This work includes a graduate research paper and presentation exploring techniques for mapping eBird data coverage and quantifying the utility of the data. My school nominated me to present this work at the 2014 Minnesota GIS/LIS conference at which I won 2nd Place for the paper and presentation. You can view the paper and presentation as a PDF below.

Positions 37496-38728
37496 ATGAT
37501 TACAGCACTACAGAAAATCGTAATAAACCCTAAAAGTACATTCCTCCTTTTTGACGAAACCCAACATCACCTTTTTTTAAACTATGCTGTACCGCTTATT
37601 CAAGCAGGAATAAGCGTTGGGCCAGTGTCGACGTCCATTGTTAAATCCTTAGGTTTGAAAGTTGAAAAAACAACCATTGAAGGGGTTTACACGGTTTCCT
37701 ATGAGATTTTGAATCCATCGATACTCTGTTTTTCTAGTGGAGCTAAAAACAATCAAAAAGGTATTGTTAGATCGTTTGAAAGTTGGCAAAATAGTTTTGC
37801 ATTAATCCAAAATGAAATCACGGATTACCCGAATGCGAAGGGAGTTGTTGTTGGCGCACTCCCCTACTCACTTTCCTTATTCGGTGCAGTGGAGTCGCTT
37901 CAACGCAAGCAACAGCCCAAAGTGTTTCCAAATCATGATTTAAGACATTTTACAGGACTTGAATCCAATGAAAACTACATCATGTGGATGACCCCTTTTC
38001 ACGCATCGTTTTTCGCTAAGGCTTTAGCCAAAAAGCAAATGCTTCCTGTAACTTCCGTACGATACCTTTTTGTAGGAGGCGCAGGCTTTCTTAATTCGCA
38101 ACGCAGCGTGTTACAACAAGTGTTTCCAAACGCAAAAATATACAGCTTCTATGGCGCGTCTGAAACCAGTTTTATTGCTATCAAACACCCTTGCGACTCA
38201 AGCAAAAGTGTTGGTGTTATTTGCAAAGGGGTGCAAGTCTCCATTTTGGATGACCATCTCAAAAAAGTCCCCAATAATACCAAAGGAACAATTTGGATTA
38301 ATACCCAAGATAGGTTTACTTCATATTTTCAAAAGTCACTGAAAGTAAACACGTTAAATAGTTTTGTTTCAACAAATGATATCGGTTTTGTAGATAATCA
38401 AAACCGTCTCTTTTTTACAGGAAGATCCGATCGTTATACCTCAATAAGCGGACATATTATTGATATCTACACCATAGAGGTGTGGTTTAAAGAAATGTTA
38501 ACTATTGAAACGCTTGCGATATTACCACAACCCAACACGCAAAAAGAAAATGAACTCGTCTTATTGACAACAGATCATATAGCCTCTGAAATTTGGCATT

In 2002, The Cornell Lab or Ornithology and National Audubon Society launched the eBird project – a real-time, online checklist to collect bird observations submitted by the public. As an increasingly successful citizen science project, eBird has just as much to teach us about publicly-derived data collection as it does about birds. This project focuses on mapping patterns of eBird participation to develop best practices for visualizing the spatial and temporal quality and quantity of submitted data. By sharing data coverage information with the public in a cartographically clear manner, we can enhance understanding of the project and improve the utility of submissions by inspiring participants to collect more data in poorly covered areas. While this project focuses specifically on visualizing eBird data coverage, the work has broader applications for improving how any crowd-sourced data collection project educates its participants.